Commenting on the formal announcement by the incumbent President Kolinda Grabar-Kitarović this week that she would run for a second term in office, Škoro said that in her announcement Grabar-Kitarović said virtually nothing about the results of her work because there are none. "On the one hand, she says she could not have done more with the existing powers, while on the other she is opposed to expanding the President's constitutional powers. How will she do anything in the future if, based on the existing model, she has done nothing so far? She seeks a new term so she can continue her inaction, while I want substantial changes. And I am certain that the people will opt for changes because they see that with the existing elites we are failing."

Citing opinion polls, Škoro said that 64 percent of citizens agree with his assessment that the President of the Republic should have greater powers. "This confirms that the current President, as well as the rest of the political elite, is completely separated from the people, their desires and interests."

Asked if he thought he could threaten Grabar-Kitarović's bid given that her election campaign team expected Social Democrat candidate Zoran Milanović in the second round of vote, Škoro said that the ruling HDZ party had also been convinced that it would win six seats in the European Parliament but it did not. "It's the people who decide," he underscored.

Asked what his advantages were in comparison with Grabar-Kitarović and Milanovic, Škoro said: "I am not doing this because I have to, but because I want to. Unlike them, I have a lot of things to do outside politics. I have not entered politics for my own sake but to make my contribution in creating a better future for Croatia."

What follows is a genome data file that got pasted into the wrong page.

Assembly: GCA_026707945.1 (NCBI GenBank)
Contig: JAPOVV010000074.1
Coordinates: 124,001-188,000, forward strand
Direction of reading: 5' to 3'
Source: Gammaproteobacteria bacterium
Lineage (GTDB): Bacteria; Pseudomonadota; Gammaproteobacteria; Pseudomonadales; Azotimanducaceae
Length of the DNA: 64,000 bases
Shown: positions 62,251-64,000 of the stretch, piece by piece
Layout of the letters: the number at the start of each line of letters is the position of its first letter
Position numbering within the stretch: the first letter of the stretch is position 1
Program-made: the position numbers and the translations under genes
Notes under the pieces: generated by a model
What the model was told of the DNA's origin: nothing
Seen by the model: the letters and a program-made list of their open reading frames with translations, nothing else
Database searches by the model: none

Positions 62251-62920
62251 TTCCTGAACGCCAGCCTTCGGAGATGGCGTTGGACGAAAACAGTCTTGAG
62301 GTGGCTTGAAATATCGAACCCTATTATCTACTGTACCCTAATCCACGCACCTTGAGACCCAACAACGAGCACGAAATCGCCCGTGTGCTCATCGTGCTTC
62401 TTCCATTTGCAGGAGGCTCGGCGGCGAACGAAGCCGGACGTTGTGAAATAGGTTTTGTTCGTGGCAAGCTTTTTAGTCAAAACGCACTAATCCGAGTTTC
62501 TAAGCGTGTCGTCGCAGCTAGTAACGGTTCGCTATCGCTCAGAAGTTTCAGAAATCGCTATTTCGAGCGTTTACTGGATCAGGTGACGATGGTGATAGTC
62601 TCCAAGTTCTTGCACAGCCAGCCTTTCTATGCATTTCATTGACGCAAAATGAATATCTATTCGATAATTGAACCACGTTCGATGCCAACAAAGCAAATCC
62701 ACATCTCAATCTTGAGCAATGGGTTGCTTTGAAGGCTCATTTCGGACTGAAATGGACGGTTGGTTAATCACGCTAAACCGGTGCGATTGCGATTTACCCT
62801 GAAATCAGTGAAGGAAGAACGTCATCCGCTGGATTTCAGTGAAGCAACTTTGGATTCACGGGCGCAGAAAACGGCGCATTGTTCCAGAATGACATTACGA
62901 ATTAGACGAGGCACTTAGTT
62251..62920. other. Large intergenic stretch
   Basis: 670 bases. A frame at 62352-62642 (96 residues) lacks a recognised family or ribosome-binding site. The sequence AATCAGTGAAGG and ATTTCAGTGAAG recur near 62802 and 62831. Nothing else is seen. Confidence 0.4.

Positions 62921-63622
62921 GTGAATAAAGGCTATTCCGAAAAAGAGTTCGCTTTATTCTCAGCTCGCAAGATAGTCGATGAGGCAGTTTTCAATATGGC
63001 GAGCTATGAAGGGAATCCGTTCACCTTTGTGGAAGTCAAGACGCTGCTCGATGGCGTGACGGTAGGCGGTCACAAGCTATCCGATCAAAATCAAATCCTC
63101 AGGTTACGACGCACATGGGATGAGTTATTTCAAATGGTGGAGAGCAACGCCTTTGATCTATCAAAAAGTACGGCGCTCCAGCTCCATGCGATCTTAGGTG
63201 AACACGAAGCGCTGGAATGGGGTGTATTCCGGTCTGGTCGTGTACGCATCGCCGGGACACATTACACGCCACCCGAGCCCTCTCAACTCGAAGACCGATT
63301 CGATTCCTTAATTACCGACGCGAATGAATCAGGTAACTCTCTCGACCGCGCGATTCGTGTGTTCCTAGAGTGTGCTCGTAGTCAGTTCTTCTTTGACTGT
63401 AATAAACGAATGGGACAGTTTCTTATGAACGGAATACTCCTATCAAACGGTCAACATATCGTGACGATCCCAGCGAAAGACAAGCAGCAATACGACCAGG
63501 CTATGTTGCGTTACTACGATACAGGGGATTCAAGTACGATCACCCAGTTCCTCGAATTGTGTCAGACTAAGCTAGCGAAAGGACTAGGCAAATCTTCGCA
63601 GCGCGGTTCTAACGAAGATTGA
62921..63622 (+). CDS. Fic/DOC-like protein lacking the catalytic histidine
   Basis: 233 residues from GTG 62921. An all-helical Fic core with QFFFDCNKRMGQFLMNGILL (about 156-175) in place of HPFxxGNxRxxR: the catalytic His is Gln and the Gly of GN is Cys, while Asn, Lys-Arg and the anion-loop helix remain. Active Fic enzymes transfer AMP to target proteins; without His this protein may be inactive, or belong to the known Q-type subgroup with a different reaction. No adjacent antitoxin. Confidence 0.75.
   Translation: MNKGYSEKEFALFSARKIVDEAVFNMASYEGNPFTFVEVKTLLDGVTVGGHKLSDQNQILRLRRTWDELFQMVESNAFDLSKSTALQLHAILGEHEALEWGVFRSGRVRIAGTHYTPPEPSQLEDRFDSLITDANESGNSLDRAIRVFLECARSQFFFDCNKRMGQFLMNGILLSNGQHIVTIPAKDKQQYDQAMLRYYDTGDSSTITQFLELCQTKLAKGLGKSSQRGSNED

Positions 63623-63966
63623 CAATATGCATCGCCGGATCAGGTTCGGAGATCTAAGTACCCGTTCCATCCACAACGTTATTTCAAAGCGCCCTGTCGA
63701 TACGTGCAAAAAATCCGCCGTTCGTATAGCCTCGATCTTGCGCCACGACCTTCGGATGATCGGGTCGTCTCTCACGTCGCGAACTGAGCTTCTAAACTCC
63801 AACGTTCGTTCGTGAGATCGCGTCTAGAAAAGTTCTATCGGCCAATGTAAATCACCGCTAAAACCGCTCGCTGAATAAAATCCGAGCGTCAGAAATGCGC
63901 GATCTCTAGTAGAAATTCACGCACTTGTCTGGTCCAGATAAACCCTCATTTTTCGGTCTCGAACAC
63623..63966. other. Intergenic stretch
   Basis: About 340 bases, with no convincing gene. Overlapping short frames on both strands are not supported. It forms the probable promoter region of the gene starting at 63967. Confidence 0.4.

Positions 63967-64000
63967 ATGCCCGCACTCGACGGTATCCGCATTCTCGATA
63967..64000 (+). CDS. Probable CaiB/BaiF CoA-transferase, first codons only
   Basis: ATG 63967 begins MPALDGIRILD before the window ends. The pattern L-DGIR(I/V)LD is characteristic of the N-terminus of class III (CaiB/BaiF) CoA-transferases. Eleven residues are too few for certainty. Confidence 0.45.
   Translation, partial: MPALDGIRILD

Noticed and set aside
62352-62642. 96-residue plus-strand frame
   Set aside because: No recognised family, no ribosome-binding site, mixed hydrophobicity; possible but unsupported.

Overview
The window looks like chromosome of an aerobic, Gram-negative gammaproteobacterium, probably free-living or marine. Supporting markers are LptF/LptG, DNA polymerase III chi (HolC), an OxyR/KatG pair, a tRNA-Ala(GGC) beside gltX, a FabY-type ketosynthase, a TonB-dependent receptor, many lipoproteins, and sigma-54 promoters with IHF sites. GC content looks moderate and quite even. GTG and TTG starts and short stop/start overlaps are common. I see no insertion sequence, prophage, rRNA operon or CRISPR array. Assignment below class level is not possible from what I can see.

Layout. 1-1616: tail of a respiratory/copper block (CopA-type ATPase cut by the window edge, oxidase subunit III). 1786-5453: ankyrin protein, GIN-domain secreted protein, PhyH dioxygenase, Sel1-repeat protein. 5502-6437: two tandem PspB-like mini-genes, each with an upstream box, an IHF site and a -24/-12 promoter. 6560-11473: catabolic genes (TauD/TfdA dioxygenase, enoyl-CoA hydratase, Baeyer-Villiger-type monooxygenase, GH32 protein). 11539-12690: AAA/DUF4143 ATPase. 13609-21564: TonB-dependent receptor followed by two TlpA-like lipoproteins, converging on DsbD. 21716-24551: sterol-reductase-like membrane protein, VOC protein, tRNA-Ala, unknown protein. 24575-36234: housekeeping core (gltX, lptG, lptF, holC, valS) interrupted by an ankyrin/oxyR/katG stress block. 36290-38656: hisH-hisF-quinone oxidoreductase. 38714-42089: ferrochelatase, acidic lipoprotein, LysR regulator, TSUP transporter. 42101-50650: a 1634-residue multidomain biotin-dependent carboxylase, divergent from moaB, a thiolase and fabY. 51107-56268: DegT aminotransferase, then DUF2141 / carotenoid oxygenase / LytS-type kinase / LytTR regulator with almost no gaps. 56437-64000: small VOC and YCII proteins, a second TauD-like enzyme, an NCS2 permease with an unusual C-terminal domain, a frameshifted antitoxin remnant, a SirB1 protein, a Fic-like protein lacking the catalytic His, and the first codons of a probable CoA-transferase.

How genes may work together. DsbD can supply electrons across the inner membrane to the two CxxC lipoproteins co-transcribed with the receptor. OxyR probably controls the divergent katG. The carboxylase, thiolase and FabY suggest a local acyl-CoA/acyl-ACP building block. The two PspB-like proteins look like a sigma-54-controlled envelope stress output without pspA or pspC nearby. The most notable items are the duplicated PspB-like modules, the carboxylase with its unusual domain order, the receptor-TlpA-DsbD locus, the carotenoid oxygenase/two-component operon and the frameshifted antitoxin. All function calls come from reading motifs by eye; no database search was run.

Asked if he expected to split up the HDZ electorate and if he could compete with their infrastructure and finance, Škoro said: "I speak to all Croatian citizens and voters. I respect their party affiliation, but to me as an independent candidate that is of secondary importance. I am gathering together a broad movement of people and parties of different persuasions so that we can finally make Croatia a functioning state to the benefit of all its citizens."

Asked if he expected considerable support from the Catholic Church and faithful, Škoro said that according to the latest census 93 percent of citizens identified as believers, and among them over 90 percent were Catholics. "So, of course I count on the support of believers because without it I would not stand a chance. I was raised by Jesuits, I sang about Christian values in my songs long ago and I advocate them in public. I am sure the faithful have already recognised that."

Asked about his position on the Nazi-allied Independent State of Croatia (NDH) and whether he thought that the Ustasha salute "For the homeland ready"! should be banned, Škoro said: "For me the NDH is history, and as for 'For the homeland ready!', this salute is displayed on the official insignia of the HOS as a legal military formation from the Homeland War which fought for democratic Croatia. My feeling is that the purpose of incriminating this salute, which did not much bother even the late (SDP leader) Ivica Račan, is to tarnish the HOS and hence the entire Croatian army and Homeland War. Something like that must not be allowed."